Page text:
Calypso in the Caribbean Essay

1607 Words 7 Pages
Pansy
ENG 401
Dr. Champagne
December 11, 2013
Calypso in the Caribbean “She say she don’t like bamboo/but she don’t mind meh cane/She say cane juice real sweet/it does reach to she brain” are song lyrics from the calypso song “Sweet Cane Juice” sung in Roger McTair’s short story, “Visiting”. According to Britannica Encyclopedia, calypso is “a type of folk song primarily from Trinidad though sung elsewhere in the southern and eastern Caribbean islands. The subject of a calypso text, usually witty and satiric, is a local and topical event of political and social import, and the tone is one of allusion, mockery, and double entendre”. This music genre is one of the most important traditions in Caribbean music history. Calypso music was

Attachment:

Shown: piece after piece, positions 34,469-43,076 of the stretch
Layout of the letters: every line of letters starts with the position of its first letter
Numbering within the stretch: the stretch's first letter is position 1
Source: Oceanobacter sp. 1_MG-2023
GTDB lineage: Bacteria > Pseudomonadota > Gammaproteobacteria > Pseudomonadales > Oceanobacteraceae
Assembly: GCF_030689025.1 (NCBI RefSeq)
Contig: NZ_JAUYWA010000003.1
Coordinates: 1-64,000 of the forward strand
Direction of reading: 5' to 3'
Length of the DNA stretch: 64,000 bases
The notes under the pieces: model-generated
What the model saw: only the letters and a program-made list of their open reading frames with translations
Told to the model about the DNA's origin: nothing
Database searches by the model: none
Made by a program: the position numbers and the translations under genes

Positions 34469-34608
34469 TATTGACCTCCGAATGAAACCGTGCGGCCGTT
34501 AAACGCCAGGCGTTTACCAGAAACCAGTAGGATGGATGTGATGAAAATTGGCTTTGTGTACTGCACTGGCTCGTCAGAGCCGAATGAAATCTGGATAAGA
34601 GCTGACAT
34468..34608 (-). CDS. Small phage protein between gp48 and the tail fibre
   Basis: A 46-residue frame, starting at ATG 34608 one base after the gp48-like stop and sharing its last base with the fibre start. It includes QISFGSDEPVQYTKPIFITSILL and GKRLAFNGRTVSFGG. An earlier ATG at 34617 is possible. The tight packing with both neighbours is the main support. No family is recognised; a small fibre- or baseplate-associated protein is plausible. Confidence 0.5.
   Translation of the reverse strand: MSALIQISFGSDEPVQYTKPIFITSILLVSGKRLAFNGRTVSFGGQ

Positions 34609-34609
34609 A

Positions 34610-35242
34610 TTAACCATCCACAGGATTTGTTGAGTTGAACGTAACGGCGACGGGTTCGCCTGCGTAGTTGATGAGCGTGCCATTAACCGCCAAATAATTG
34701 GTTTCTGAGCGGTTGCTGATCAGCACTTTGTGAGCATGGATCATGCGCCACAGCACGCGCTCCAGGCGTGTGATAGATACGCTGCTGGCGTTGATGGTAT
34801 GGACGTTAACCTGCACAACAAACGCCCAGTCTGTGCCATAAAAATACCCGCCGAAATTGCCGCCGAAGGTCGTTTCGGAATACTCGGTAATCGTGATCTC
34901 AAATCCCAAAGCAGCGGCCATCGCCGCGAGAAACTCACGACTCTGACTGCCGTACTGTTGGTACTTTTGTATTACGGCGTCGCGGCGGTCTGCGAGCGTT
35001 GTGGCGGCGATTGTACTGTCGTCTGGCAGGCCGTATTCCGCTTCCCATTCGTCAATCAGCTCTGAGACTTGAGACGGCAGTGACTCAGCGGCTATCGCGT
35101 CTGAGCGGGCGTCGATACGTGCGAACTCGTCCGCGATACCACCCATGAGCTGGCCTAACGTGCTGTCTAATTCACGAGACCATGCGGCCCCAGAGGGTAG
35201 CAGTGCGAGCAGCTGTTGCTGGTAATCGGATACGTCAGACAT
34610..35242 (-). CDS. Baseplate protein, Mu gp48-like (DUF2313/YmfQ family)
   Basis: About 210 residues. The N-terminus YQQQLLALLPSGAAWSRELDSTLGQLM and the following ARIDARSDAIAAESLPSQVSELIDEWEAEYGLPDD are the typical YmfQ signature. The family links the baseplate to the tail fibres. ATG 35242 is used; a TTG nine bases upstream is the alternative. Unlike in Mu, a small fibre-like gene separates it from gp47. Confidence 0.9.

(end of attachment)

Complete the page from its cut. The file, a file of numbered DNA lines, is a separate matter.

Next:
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Sadly, Trinidad was colonized by British General Sir Ralph Abercromby in 1797 (worldatlas.com). Due to the British colonization, slavery and civil rights became an issue (worldatlas.com). By 1838, Trinidad had an estimate of 18,000 slaves (worldatlas.com). During the difficult times of slavery, indentured slaves found ways to nonverbally communicate to each other in the sugarcane field plantations. While working, the slaves were forbidden to converse with each other. Instead of speaking, they sang songs that they knew from their native land, West Africa. The slaves used a song or chant called kaiso “which originated in West Africa, and later evolved into Calypso” (“A brief history of kaiso”). “Kaiso songs are generally narrative in form and often have a cleverly concealed political subtext” (“A brief history of kaiso”). Early calypso music was sung in Creole French to imitate slave owners. According to Encyclopedia Britannica, “During the carnival season before lent, groups of slaves led by popular singers, or shatwell, wandered through the streets singing and improvising veiled lyrics directed toward unpopular political figures.” Calypso contains unique elements because it holds highly rhythmic and harmonic lyrics. The song is similar to the form of a ballad and Encyclopedia Britannica describes this form as “four-line refrains follow eight-line stanzas. The simple rhyme scheme is amply compensated for by the highly

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